1. “n-1 binary regressors” OLS regression

Yit = (0 + (1Xit + (2D2i + … + (nDni + ui (1)

where D2i = [pic] etc.

• First create the binary variables D2i,…,Dni • Then estimate (1) by OLS • Inference (hypothesis tests, confidence intervals) is as usual (using heteroskedasticity-robust standard errors) • This is impractical when n is very large (for example if n = 1000 workers)

2. “Entity-demeaned” OLS regression The fixed effects regression model: Yit = (1Xit + (i + ui

The state averages satisfy: [pic] = (i + (1[pic] + [pic]

Deviation from state averages: Yit – [pic] = (1[pic] + [pic] Entity-demeaned OLS regression, ctd.

Yit – [pic] = (1[pic] + [pic] or [pic] = (1[pic] + [pic]

where [pic] = Yit – [pic] and [pic] = Xit – [pic]

• For i=1 and t = 1982, [pic] is the difference between the fatality rate in Alabama in 1982, and its average value in Alabama averaged over all 7 years. Entity-demeaned OLS regression, ctd.

[pic] = (1[pic] + [pic] (2) where [pic] = Yit – [pic], etc. • First construct the demeaned variables [pic] and [pic] • Then estimate (2) by regressing [pic] on [pic] using OLS • Inference (hypothesis tests, confidence intervals) is as usual (using heteroskedasticity-robust standard errors) • This is like the “changes” approach, but instead Yit is deviated from the state average instead of Yi1. • This can be done in a single command in STATA Example: Traffic deaths and beer taxes in STATA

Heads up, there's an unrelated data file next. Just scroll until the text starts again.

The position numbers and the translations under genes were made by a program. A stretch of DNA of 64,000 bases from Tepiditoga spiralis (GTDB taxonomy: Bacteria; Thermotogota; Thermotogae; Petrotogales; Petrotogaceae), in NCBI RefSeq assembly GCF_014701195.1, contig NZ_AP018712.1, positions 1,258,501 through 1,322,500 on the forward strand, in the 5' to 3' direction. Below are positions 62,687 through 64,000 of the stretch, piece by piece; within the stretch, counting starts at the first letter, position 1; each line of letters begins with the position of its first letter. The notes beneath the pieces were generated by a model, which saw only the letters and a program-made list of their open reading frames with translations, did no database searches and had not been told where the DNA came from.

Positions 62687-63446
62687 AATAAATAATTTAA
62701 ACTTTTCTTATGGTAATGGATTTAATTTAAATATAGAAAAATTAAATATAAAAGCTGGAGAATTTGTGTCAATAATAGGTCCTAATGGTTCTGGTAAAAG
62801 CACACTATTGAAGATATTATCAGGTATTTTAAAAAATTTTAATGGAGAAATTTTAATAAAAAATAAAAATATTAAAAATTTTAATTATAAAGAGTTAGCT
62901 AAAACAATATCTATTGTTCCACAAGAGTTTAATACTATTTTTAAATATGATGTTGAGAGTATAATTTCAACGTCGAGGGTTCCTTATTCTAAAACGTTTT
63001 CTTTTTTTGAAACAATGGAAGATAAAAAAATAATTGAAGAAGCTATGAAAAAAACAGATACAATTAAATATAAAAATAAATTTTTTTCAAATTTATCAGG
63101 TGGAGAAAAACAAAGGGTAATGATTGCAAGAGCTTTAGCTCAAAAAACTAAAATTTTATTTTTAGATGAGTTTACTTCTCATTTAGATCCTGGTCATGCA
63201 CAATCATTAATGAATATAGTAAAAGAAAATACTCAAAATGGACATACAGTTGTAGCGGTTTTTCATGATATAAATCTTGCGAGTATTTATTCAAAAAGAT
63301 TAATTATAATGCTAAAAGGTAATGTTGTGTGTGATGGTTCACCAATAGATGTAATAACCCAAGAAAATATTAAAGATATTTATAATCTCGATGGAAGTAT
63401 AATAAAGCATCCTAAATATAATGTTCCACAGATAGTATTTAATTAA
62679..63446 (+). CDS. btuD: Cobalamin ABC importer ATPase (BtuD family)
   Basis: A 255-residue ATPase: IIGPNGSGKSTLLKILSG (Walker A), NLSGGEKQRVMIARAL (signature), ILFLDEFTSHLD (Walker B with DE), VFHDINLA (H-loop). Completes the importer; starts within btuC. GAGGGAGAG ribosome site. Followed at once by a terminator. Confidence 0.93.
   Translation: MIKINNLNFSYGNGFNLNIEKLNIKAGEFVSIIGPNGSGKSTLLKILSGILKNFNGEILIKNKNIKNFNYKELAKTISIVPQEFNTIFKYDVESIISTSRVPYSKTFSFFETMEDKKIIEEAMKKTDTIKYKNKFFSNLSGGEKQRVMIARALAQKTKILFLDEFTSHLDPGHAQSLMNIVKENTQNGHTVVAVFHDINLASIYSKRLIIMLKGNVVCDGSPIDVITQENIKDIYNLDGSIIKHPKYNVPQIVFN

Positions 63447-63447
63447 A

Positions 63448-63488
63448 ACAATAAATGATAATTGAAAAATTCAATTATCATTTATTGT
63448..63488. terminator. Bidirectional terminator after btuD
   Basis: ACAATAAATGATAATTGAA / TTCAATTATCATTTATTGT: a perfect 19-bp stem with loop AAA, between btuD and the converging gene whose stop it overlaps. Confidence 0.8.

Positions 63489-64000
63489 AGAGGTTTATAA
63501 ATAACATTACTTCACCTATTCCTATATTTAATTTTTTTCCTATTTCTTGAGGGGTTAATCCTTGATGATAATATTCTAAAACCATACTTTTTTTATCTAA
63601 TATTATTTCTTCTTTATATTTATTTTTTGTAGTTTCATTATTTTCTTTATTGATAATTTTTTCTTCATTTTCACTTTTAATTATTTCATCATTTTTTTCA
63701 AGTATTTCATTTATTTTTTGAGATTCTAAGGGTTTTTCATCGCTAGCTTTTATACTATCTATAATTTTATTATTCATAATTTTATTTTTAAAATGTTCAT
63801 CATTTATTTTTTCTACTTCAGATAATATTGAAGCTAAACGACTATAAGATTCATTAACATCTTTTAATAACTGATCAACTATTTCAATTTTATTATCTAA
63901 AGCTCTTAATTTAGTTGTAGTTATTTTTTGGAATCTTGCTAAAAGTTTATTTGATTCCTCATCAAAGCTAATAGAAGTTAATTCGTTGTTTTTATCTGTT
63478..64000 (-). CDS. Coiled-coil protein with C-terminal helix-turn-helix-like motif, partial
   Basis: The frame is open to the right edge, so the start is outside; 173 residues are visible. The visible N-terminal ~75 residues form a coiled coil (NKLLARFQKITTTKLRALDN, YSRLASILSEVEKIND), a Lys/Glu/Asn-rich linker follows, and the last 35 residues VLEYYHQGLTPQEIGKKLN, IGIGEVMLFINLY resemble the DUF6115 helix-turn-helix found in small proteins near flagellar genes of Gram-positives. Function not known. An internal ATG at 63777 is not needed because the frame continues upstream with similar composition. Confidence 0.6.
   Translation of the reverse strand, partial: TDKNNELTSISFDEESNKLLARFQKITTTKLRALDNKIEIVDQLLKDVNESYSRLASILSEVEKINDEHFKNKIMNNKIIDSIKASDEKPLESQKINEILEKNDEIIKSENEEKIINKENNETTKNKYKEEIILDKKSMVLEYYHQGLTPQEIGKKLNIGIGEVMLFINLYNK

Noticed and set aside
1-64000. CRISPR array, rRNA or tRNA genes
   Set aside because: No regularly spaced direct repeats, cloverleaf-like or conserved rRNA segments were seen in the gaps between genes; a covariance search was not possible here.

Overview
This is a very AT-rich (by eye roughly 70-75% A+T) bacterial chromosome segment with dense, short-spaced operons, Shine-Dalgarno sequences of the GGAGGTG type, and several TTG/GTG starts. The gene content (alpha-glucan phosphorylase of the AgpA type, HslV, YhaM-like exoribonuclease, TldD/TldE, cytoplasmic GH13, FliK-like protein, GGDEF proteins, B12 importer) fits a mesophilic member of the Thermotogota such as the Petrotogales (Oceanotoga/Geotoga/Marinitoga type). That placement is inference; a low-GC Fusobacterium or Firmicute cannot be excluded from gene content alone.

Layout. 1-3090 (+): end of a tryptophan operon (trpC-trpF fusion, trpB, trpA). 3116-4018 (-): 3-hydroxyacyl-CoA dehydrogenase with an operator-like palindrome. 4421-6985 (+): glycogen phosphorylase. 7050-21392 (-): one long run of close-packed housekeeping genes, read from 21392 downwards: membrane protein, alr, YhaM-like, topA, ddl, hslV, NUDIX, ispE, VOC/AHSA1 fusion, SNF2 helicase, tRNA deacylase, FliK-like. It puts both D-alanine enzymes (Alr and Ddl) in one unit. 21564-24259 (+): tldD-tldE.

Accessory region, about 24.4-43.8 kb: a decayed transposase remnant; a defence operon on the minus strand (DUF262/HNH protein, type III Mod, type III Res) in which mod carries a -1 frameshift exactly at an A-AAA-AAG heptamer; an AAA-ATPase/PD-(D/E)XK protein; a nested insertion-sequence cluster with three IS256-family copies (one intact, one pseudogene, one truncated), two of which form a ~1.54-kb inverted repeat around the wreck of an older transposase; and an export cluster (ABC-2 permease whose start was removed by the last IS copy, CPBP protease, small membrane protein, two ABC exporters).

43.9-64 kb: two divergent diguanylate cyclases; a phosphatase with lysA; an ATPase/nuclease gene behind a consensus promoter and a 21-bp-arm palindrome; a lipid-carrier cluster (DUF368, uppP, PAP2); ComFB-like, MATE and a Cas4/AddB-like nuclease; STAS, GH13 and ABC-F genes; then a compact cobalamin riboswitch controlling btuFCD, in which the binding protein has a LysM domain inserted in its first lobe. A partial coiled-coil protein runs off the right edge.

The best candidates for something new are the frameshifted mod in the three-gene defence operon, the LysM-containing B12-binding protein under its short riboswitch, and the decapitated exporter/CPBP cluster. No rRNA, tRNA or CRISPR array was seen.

. areg vfrall beertax, absorb(state) r;

Regression with robust standard errors Number of obs = 336 F( 1, 287) = 10.41 Prob > F = 0.0014 R-squared = 0.9050 Adj R-squared = 0.8891 Root MSE = .18986

------------------------------------------------------------- ----------------- | Robust vfrall | Coef. Std. Err. t P>|t| [95% Conf. Interval] -------------+----------------------------------------------- ----------------- beertax | -.6558736 .2032797 -3.23 0.001 -1.055982 -.2557655 _cons | 2.377075 .1051515 22.61 0.000 2.170109 2.584041 -------------+----------------------------------------------- ----------------- state | absorbed (48 categories)

• “areg” automatically de-means the data • this is especially useful when n is large • the reported intercept is arbitrary • Example, ctd. For n = 48, T = 7:

Fatality Rate = –.66BeerTax + State fixed effects (.20) • Should you report the intercept? • How many binary regressors would you include to estimate this using the “binary regressor” method? • Compare slope, standard error to the estimate for the 1988 v. 1982 “changes” specification (T = 2, n = 48):